I think this is less a case of a movie beating people over the head with its message and more that pretty much everyone already buys into and acknowledges the message, so the story is just window dressing for the special effects (which quite a few have argued.)
Seems to me there were some flare ups after the Vulcans landed. Also aren't the Vulcans the "white man" in that first contact senerio?
When Armond White likes Avatar.
It would have been innovative and interesting if James Cameron had made the same film with no white actors. Want to talk about racism? How loud would the screaming have been if the actors had been exclusively East Asia or sub-saharan African? It is doubtful if Cameron could of obtained financing for the film unless he cast whites as the main villians.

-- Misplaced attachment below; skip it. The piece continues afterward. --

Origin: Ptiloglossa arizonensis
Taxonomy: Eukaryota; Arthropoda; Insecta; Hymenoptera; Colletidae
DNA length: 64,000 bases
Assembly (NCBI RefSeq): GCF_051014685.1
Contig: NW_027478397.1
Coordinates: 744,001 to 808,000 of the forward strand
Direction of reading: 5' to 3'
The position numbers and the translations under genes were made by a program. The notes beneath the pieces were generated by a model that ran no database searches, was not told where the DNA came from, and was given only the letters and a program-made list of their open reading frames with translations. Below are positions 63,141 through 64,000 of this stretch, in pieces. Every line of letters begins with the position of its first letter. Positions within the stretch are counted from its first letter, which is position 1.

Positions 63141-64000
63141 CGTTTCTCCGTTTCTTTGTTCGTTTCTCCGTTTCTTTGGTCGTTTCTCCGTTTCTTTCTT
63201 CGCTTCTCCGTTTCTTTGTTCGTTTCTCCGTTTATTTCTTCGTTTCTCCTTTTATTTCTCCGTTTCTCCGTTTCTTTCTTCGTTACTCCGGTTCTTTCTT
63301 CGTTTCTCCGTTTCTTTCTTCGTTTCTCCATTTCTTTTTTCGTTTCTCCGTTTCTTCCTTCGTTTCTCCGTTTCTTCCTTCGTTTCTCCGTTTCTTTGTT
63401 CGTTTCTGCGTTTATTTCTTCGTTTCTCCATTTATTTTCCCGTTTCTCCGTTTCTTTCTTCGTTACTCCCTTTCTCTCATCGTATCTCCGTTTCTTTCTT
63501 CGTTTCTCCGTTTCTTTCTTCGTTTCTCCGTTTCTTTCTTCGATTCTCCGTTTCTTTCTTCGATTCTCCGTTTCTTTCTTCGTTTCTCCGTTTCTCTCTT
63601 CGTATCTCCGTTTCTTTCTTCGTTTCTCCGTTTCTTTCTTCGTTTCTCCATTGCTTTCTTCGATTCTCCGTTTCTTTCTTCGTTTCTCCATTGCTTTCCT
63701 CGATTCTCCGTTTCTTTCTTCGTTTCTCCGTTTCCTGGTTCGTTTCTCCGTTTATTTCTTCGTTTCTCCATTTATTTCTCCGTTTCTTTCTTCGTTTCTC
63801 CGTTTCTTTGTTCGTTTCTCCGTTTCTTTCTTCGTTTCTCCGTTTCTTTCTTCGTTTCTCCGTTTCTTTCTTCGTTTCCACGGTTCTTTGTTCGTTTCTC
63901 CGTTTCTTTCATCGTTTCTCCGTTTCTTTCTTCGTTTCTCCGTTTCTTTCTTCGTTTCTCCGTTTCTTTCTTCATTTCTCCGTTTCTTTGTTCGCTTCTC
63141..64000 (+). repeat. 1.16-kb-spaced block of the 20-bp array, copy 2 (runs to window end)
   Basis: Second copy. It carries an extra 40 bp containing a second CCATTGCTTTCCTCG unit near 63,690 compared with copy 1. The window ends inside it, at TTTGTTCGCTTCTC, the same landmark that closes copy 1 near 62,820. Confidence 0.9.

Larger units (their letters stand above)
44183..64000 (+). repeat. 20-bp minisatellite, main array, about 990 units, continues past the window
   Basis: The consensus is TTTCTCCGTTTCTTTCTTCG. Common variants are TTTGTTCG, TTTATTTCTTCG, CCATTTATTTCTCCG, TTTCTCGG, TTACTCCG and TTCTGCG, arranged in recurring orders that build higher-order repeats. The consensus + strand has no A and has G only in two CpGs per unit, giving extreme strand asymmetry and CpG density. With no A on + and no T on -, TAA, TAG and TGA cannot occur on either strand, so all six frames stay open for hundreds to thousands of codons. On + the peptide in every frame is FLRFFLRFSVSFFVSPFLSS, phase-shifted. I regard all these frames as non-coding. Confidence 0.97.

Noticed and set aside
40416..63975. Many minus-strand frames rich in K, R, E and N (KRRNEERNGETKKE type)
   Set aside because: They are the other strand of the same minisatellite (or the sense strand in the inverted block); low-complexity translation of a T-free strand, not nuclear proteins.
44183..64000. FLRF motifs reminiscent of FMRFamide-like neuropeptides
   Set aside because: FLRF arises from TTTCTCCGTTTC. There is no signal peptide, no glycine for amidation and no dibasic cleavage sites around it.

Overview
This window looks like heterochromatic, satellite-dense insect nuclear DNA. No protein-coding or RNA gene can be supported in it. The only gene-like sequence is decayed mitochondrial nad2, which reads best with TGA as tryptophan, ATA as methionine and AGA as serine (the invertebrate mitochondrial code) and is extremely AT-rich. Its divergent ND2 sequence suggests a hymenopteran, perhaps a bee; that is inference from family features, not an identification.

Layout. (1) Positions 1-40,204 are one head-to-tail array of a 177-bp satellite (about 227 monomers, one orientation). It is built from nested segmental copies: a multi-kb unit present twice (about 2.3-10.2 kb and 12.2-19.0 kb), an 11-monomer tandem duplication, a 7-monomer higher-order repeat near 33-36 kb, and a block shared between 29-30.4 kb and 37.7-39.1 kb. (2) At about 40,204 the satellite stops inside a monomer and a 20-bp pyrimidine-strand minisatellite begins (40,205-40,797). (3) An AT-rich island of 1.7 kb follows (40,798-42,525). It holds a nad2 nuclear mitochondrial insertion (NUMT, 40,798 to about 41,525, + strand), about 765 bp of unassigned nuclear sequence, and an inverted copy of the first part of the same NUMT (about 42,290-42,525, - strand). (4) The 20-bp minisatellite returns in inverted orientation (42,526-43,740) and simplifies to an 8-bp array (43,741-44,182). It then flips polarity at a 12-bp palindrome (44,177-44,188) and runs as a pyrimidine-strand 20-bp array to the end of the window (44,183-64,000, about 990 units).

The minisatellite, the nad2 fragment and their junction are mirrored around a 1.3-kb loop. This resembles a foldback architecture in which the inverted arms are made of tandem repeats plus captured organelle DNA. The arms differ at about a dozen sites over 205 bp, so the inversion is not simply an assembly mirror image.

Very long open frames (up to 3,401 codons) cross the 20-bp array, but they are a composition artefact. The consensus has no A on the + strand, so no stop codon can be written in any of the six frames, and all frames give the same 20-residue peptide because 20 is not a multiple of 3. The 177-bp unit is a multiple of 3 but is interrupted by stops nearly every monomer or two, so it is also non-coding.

It was perfectly fine for Hollywood to cast asians as the evil heavies during the thirties and forties, now it's the turn of the whites. And it's equally racist.
how about around 2050 when white people stop being the majority and become the minority and then start to get taken advantage of...
I wondered if this film was yet another Magic Whitey story, like Forbidden Kingdom, Last Samurai, and the Transformer films, in that the most important heroes in the film aren't the most powerful or the most skilled or the most knowledgeable, but it's a white kid who for some reason has a certain something that Asians or even giant alien Robots don't possess.
However, with Avatar, I think a somewhat legit case could be made against that. Jake Sully still fails to really excel at the Na'vi's culture, skills, and abilities, even by the end. This is in some ways a total reversal to Last Samurai, where somehow Tom Cruise not only adopts the ways of the samurai, but actually improves upon it to the point where he's one of the last surviving characters.